But what about the standards? Open Geospatial Consortium defines more than 50 specifications with more than 100 individual versions. Technically almost all of them are XML-based and defined by XML schemas. These are de jure and de facto standards, widely used and well supported. So you still need XML processing in JS web mapping apps.
Processing XML is no rocket science, but it's seldom a pleasure to implement. The OL3 KML parser is about 2.5KLoc of dense XML parsing. Even a very simple WMS GetCapabilities format is almost 1 KLOC. From this code around 90% is pure XML parsing and only 10% is the processing of the payload.
Would not it be nice if we could talk to the OGC Web Services directly in JSON? So that the developers could focus on the 10%, the payload processing, and cut off the 90% (XML handling) of the effort.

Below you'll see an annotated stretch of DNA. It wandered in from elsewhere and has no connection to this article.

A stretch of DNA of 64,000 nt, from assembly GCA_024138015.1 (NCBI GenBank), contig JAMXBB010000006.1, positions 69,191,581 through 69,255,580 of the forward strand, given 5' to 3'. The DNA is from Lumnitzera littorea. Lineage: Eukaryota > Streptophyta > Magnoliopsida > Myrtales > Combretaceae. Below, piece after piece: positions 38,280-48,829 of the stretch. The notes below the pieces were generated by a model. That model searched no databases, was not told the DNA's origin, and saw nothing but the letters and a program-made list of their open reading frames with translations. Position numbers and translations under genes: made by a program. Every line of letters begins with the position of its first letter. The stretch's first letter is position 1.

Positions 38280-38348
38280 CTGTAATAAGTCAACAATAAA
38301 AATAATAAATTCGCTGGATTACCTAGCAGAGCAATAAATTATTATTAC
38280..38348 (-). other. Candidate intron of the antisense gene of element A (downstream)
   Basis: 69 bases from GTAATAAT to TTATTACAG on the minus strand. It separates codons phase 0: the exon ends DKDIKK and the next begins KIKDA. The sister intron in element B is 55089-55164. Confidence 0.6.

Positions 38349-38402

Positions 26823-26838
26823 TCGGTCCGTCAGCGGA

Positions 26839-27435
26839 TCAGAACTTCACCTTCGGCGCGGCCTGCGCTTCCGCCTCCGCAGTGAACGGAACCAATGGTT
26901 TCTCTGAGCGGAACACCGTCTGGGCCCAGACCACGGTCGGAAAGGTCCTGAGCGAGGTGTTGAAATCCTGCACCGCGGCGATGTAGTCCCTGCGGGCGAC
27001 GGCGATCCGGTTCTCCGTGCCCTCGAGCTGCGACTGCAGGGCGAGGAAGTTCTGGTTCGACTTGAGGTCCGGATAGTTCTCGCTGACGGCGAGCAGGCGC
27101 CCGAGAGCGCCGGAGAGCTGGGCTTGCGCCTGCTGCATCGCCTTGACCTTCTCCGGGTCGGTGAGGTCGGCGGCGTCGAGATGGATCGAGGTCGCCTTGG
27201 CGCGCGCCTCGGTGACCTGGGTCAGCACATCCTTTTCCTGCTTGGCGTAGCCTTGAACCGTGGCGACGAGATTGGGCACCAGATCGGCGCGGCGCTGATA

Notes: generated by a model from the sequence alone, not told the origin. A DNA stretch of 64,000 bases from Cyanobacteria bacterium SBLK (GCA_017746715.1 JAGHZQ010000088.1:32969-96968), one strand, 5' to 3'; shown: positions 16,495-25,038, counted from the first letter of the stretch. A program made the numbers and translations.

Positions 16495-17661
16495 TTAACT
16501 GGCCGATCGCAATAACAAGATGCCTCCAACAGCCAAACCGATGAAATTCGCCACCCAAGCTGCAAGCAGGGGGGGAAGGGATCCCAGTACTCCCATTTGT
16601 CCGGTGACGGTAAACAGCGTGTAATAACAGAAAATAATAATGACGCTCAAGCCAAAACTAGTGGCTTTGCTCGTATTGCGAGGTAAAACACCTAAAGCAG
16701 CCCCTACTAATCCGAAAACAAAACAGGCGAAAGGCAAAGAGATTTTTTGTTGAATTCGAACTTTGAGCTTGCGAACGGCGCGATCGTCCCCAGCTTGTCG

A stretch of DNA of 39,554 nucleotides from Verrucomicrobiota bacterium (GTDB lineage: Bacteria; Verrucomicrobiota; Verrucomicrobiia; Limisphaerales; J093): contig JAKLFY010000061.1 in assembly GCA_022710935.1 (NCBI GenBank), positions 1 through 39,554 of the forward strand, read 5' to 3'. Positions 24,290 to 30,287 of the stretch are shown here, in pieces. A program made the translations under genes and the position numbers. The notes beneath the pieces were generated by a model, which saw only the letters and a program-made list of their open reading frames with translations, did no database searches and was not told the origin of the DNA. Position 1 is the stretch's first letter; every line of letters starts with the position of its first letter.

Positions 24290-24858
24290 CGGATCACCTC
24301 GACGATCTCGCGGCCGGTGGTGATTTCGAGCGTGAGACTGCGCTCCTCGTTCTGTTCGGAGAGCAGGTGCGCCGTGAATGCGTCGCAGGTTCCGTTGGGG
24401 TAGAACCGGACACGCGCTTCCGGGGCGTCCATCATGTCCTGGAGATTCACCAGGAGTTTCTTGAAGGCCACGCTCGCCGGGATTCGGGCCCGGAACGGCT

Jsonix is an open source library for XML JS conversion which makes it just possible.
With Jsonix you can take an XML Schema and generate XMLJS mappings. These mappings allow you to parse XML in the original schema and get your data in pretty JSON. It also works in the opposite direction: you can serialize JSON in XML, which would correspond to the original XML Schema.
What makes Jsonix unique is that it is type and structure-safe. On the JSON side, you will get types and structures exactly as they are defined in the original XML Schema. For instance, xs:decimal is converted into a number in number in JSON, repeatable elements are represented by arrays etc. You just need the corresponding mapping.
You can generate Jsonix mappings on your own or use one of the pre-generated mappings. The (unofficial) OGC Schemas Project compiles and provides mappings for many of the popular OGC schemas (OWS, WMS, WFS, CSW, SLD and many more).
This presentation gives an overview of Jsonix demonstrates its usage by a number of examples.